- The effectiveness of COVID-19 suppression strategies remains unclear
- Charles Sturt research aims to develop an optimal strategy to efficiently control COVID-19-type outbreaks in NSW
A Charles Sturt University-funded research project will analyse epidemiological surveillance data in order to develop an optimal strategy to efficiently control COVID-19-type outbreaks in NSW.
Associate Professor Azizur Rahman (pictured), leader of the Statistics and Data Mining Research Group in the Charles Sturt School of Computing and Mathematics, said the research team will investigate the transmission dynamics of COVID-19 incidences, deaths, and healthcare demand in NSW.
“The research will use epidemiological surveillance data from the Australian Government Department of Health and NSW Health,” Professor Rahman said.
“As we all know, the recent outbreak of COVID-19 in New South Wales has led to a rapid national spread around Australia.”
“But the effectiveness and impact of government suppression strategies remains unclear at this moment, given they depend on intervention intensity and duration.”
“These strategies include the immediate lockdowns or community mitigation strategies such as cancellation of ad hoc events and common activities to reduce direct and close contact between people in the community.”
“It also includes travel restrictions, including international travel bans and reduced domestic flights, and public transport and route restrictions, without compromising essential services to control outbreaks of COVID-19.”
Professor Rahman said the proposed model-based intervention strategies, including suppression or mitigation or their combination, will be an optimal strategy to efficiently control COVID-19 outbreaks in NSW.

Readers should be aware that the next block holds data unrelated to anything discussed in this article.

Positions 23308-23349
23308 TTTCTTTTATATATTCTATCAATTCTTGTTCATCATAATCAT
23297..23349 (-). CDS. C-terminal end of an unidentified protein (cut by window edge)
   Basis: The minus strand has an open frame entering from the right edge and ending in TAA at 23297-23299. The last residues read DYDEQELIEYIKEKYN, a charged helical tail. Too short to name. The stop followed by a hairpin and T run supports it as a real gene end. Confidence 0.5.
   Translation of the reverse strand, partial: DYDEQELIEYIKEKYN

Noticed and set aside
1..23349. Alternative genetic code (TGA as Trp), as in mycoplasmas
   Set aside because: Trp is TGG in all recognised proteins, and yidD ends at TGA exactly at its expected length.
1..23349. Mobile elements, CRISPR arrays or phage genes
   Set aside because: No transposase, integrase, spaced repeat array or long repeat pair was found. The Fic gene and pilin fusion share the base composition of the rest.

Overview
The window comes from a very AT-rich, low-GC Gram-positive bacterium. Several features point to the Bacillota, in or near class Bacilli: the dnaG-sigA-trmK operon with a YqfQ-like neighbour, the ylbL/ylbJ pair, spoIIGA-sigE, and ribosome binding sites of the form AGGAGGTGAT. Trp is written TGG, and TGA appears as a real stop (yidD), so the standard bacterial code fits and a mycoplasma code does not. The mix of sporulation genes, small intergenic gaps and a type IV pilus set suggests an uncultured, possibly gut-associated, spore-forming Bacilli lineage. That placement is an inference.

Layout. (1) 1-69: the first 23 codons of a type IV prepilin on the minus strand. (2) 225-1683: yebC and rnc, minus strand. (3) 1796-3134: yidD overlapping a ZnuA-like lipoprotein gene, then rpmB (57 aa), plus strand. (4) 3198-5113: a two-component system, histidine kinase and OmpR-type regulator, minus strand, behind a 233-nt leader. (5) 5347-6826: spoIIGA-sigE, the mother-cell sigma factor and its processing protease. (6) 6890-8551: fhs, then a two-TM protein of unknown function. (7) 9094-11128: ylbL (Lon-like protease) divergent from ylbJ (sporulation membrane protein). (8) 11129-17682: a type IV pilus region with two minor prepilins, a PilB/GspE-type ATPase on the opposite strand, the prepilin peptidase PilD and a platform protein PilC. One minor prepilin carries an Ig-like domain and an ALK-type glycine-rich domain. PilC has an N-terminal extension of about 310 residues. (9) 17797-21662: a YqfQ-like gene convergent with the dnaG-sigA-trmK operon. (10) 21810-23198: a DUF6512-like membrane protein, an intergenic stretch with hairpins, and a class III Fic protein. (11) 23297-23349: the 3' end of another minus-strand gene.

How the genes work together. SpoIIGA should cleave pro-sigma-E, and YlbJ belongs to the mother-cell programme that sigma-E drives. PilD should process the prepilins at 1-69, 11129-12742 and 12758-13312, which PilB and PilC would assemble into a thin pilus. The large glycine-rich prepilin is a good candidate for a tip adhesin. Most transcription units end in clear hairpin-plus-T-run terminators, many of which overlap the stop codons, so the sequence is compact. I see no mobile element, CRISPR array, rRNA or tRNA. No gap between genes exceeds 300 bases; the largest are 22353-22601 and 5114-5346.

“Given that the population density and social measures of NSW are different to the other regions in Australia, it will be more appropriate to implement consistent suppression in NSW and continuing intervention in other regions,” he said.
“These strategies will potentially reduce the overall infections and deaths, and delay and reduce peak healthcare demand, and as a result, the burden of COVID-19 will be reduced in our communities.”
“Finally, this robust modelling framework will be adaptable to regional health services including Murrumbidgee Local Health District, which could build collaborative partnership with regional health districts and support their services across Charles Sturt University’s footprint, and develop an extended project for industry funding application.”
Charles Sturt COVID-19 Research Grants have funded the research project, ‘Modelling firewall strategies for controlling COVID-19 outbreak in New South Wales, Australia’.
The research follows from earlier related COVID-19 research: Rahman, A. and Kuddus, MA. (2020). ‘Modelling the transmission dynamics of COVID-19 in six high burden countries’.The research team led by Associate Professor Rahman includes Charles Sturt School of Computing and Mathematics colleagues Dr Ryan Ip, Lecturer in statistics; Dr Dmitry Demskoy, Senior Lecturer in mathematics; and Dr Michael Bewong, Lecturer in computing.